Carter Church’s talents as a costume designer keep him busy working with Carnival krewes in Mississippi and Louisiana all year long. “I’ve always enjoyed Mardi Gras,” the Jackson-born and New Orleans-raised Church said. “It’s a fun time, and it’s fun to watch somebody transformed from one life to somebody else.”
But the creative demands under deadlines have given Church what he jokingly calls a seasonal ulcer. “In November, the ulcer starts kicking up, but once Mardi Gras is over, it settles down,” said Church, who has lived and worked in Bay St. Louis for the last 27 years.
He began his career as an after-school and weekend helper to a neighbor who made headpieces for the all-female Krewe of Iris. When the neighbor abruptly left for a job in New York, the Iris captain looked to Church for help. “She asked me to finish up and I did,” he said. Soon Church was asked to make the men’s costumes for the krewe and again he agreed. “I figured I’d bluff my way through it,” he said. That was 53 years ago. “I’ve been doing Iris costumes ever since.”
Church attended design school in New York briefly and when he came home to New Orleans to recover from an emergency appendectomy, he never returned to school, instead building his design career among local Carnival organizations.
The Krewe of Nereids, Waveland’s all female krewe, came calling in 1970, the year after Hurricane Camille, and except for a brief break, he’s been costuming members ever since.
Church said he has cut down considerably on the number of krewes he works with to around a dozen, including krewes in Lake Charles and Thibodaux, La.. He doesn’t sew for all of them but creates sketches of the costumes instead. He keeps copies of all his creations in binders for reference “so I don’t do the same thing for the club again.”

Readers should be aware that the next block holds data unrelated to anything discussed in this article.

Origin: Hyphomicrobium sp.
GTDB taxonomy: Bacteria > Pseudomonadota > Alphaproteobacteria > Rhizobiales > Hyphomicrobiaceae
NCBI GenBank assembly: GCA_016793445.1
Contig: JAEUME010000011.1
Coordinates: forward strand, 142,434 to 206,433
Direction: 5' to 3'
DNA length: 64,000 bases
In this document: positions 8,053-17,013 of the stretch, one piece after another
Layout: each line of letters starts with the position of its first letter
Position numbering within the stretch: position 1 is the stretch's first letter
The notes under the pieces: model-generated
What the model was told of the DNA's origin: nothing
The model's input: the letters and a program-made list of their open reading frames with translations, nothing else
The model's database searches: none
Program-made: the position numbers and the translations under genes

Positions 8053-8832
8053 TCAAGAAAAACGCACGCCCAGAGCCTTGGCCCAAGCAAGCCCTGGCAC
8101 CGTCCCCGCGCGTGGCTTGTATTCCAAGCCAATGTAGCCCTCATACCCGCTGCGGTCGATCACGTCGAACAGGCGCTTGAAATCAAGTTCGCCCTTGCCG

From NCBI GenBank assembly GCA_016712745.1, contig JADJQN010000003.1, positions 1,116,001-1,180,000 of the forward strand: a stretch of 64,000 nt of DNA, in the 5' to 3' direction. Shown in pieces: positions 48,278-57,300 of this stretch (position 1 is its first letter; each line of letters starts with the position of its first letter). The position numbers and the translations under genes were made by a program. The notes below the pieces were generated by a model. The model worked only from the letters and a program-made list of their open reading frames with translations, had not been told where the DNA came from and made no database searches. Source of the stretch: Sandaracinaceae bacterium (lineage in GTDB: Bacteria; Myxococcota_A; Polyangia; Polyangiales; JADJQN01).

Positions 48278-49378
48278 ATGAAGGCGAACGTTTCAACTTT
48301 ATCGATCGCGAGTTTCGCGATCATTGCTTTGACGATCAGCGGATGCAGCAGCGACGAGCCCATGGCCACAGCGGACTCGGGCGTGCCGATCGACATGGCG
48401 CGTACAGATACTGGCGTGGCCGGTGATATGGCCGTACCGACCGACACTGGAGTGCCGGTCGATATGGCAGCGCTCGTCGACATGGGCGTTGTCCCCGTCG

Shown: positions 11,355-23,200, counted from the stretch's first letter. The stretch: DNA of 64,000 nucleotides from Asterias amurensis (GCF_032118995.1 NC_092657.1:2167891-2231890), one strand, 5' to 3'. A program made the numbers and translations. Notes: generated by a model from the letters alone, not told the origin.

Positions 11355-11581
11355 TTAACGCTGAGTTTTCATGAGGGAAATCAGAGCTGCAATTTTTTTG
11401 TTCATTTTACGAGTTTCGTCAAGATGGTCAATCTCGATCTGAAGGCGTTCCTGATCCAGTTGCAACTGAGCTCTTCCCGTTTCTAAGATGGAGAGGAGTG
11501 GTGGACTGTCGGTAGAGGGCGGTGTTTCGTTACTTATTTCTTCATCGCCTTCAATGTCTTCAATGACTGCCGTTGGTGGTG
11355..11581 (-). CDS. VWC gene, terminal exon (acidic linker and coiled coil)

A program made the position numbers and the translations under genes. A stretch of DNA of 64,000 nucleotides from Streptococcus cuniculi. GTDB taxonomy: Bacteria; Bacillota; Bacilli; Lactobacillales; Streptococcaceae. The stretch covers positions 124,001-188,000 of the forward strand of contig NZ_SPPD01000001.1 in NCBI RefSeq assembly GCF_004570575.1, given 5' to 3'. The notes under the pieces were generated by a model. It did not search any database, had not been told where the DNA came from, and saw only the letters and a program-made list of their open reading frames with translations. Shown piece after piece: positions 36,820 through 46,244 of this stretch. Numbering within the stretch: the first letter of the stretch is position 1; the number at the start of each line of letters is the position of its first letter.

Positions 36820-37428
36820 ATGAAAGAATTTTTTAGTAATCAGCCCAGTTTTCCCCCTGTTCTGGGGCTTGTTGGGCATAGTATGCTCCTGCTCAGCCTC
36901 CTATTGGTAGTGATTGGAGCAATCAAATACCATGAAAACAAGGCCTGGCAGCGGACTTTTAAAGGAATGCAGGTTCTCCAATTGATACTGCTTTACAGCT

Among the ulcer-inducing tasks Church tackles every year is rounding up far flung krewe members for costume fittings. “When I first moved from New Orleans to Bay St. Louis, everybody had weekend homes here so it really wasn’t a problem. Since Katrina, people are scattered all over the country.”
Still, it’s easier to bring people in than transport costumes with sequined trains and collars as large as 8 feet across and 6 feet high. “You can’t throw it in back of a car and haul it around to a fitting.” The Krewe of Iris rents two huge trucks to pick up costumes from Church’s studio and take them to New Orleans.
The elaborate costumes aren’t cheap, either. Some king and queen costumes run around $5,000 each, Church said. The cost varies from club to club, he said. “I’ve had them run way above and way under.”
Church’s designs come together with luxurious material and festive sequins, rhinestones, feathers, zippers and notions. He keeps an eye on the prices of each item.
“Feathers have really gotten out of hand,” he said. “Bird flu in South Africa has made ostrich feather prices go from $250 a pound to $600 last year and this year up to $650. That’s a hunk of money for something not really reusable.” One costume can have $1,650 worth of feathers, he said. Trade regulations have caused rhinestone prices to go up tremendously and the cost of lamé, the interwoven gold or silver fabric, jumped from $6.98 a yard last year to $14.98.
With Mardi Gras just a couple of months away, Church, who is 70, has been spending long hours in his studio. He used to spend more time there but after a heart attack and six bypasses, he’s cut back some. He has two helpers who work six or eight months out of the year “doing nothing but make appliques” to embellish the costumes. A couple others help with applying the rhinestones. Everything is done with deadlines in mind and by Church’s high standards. He admits to being finicky, preferring to do all the cutting and sewing. “It’s much easier to do myself than go back and correct boo boos,” he figures.
His tools of the trade are simple: a sewing machine, a good pair of scissors and “a lot of patience.” The most important tool is the glue gun to attach rhinestones that used to be sewn on by hand. “I can’t exist without glue guns,” he said.
“I’m kind of a dinosaur doing costumes (by hand),” he said. “I was taught one way years ago and I’m still doing it the same way. Everybody else is cutting corners. I’m too damn old to change. That’s why a lot of clubs stick with me. I’m one of the few who does that.”
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